‘Ain’t Them Bodies Saints’ unfolds at a slow and solemn pace
By MARY HOULIHAN August 22, 2013 8:24PM
When pregnant Ruth (Rooney Mara) shoots and wounds a deputy, her childhood sweetheart Bob (Casey Affleck) takes the rap and goes to prison in the romantic Texas drama “Ain’t Them Bodies Saints.”
‘AIN’T THEM BODIES SAINTS’ ★★★
Ruth Guthrie Rooney Mara
Bob Muldoon Casey Affleck
Patrick Wheeler Ben Foster
Skerritt Keith Carradine
IFC Films presents a film written and directed by David Lowery. Running time: 105 minutes. No MPAA rating. Opens Aug. 30 at the Music Box Theatre.
Updated: September 24, 2013 6:08AM
To get in the right state of mind for David Lowery’s “Ain’t Them Bodies Saints,” take a few minutes to listen to some old-time murder ballads. Classic songs such as “Pretty Polly,” “Knoxville Girl” or “Delia’s Gone” will set the mood for a movie that is a folky murder ballad come to life.
“Ain’t Them Bodies Saints” (the title supposedly comes from an old folk song) is a slow-paced romantic drama designed to look as if it’s set in the 1930s in a Flannery O’Connor novel. But instead it’s the early 1970s in and around a town called Meridian located in Texas Hill Country. At its heart, it’s a Western lost in a place where time stands still and where the idea of a folk hero who steals to make a better life seems right at home.
Lowery, who is best known for his work as a film editor, proves he is a talent to watch with this transition to the director’s chair. With help from Bradford Young’s sublime cinematography, he creates a world filled with an ethereal light that illuminates the plight of childhood sweethearts. As the film opens, Ruth Guthrie (a restrained, tender Rooney Mara) and Bob Muldoon (Casey Affleck, fine as a sympathetic anti-hero) are caught up in what seems an ongoing crime spree. They’re both looking for a way out, a way to replace this life of want and need for a stable life together.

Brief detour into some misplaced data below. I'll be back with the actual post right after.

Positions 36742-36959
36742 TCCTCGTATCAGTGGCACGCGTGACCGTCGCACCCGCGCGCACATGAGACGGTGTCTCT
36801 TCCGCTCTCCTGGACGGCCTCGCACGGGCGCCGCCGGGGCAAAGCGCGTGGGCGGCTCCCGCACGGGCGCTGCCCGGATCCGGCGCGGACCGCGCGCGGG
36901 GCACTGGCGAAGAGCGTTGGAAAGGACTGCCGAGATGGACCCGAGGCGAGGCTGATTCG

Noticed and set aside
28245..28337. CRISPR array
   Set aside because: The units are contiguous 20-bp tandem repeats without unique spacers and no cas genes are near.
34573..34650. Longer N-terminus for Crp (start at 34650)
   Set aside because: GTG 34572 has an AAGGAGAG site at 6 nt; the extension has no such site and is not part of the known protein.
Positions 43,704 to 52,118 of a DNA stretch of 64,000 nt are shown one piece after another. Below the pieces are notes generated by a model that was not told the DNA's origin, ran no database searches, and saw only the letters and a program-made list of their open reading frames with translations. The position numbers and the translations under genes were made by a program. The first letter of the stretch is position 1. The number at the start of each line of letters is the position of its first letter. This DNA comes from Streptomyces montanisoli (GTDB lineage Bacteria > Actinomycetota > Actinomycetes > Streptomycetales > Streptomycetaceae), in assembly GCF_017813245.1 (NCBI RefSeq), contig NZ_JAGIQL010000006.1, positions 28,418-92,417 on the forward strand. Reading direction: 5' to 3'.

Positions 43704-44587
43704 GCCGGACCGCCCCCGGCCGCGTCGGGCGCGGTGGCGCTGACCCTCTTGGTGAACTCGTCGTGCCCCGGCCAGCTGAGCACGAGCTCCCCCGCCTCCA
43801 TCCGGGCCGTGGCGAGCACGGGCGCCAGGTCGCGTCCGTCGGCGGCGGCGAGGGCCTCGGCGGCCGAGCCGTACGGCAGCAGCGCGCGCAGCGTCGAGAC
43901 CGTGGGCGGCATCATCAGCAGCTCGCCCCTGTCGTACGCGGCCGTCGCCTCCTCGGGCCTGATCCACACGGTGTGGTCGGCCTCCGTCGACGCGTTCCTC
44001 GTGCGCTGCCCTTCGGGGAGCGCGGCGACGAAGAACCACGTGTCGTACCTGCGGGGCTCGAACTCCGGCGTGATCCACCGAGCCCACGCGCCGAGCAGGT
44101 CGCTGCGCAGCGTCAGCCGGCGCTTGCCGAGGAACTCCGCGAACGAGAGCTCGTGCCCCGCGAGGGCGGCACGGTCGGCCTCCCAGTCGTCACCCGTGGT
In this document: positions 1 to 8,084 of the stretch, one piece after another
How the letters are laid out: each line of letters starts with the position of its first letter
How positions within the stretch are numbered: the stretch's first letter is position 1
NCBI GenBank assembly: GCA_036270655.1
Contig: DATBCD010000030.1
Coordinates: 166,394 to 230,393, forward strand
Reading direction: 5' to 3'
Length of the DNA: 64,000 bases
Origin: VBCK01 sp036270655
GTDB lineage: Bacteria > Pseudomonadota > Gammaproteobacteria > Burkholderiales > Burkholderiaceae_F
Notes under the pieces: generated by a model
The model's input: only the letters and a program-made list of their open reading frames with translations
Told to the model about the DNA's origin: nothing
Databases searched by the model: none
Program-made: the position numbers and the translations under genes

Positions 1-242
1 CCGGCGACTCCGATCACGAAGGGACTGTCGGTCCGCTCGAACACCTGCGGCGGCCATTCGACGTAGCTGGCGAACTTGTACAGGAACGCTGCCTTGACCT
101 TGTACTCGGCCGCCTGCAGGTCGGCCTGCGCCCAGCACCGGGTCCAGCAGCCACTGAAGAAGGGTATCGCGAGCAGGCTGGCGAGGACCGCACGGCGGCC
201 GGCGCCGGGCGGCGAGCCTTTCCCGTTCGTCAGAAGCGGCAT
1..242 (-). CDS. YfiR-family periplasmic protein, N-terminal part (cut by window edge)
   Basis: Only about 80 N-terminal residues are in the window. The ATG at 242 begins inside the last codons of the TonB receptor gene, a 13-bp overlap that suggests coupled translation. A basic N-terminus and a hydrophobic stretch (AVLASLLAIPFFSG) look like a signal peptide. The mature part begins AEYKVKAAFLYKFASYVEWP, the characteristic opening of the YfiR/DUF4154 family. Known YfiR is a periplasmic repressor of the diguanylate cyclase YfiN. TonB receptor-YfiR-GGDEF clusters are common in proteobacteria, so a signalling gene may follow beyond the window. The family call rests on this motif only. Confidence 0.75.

But shortly after Ruth informs Bob that she is pregnant, they are making a last stand in a shootout with the authorities after a robbery attempt. Bob’s partner-in-crime is killed and Ruth wounds a deputy, but Bob wipes the gun clean and takes the blame with one request: “Just wait for me.”
Ruth gives birth to their daughter Sylvie, and the years fall away laced with Bob’s voiceover narration of the dreamy letters he sends home, saying things like, “Every day I wake up thinking today’s the day I’m going to see you, and one of these days that will be so.” Skerritt (Keith Carradine), Bob’s surrogate father and a sort of local crime boss, provides a house and a job for Ruth. Around Sylvie’s fourth birthday, Ruth receives word from the deputy she shot, Patrick Wheeler (Ben Foster, fine as the uncertain good guy), that Bob has escaped.
At one point, Bob says that he and Ruth are “two parts of the same.” It’s as if they have spent this time apart in a sort of living trance, each knowing that the path will lead to the moment they are reunited. Bob never wavers from that goal. Ruth, however, begins to see in little increments how she can achieve a life outside of that doomed relationship thanks to the attention of Patrick, who seems to want to take Bob’s place. Despite this turn, she knows she will one day see Bob again. It is her destiny.
As the film unfolds, Lowery’s inspirations — most notably the moody vision of Terrence Malick — are obvious. This is no shoot-’em-up action film; some viewers may not have the patience for it. Lowery’s visual style is spare and beautiful, yet filled with a subtle tension. The folky, unearthly beat of Daniel Hart’s insistent soundtrack fills every moment, sometimes to great effect, sometimes getting in the way of the more plaintive turns.
Yet despite all this, “Ain’t Them Bodies Saints” is a tone poem that doesn’t quite live up to its luster. It is so shrewdly perfect and solemn that the strong emotions layered throughout Bob and Ruth and Patrick’s intertwined story become lost in the film’s one-note mood. It’s as if one of those aforementioned murder ballads came to life shrouded in a dreamlike state that resists the desperation and desire that is so central to a classic love story gone bad.
Mary Houlihan is a local free-lance writer.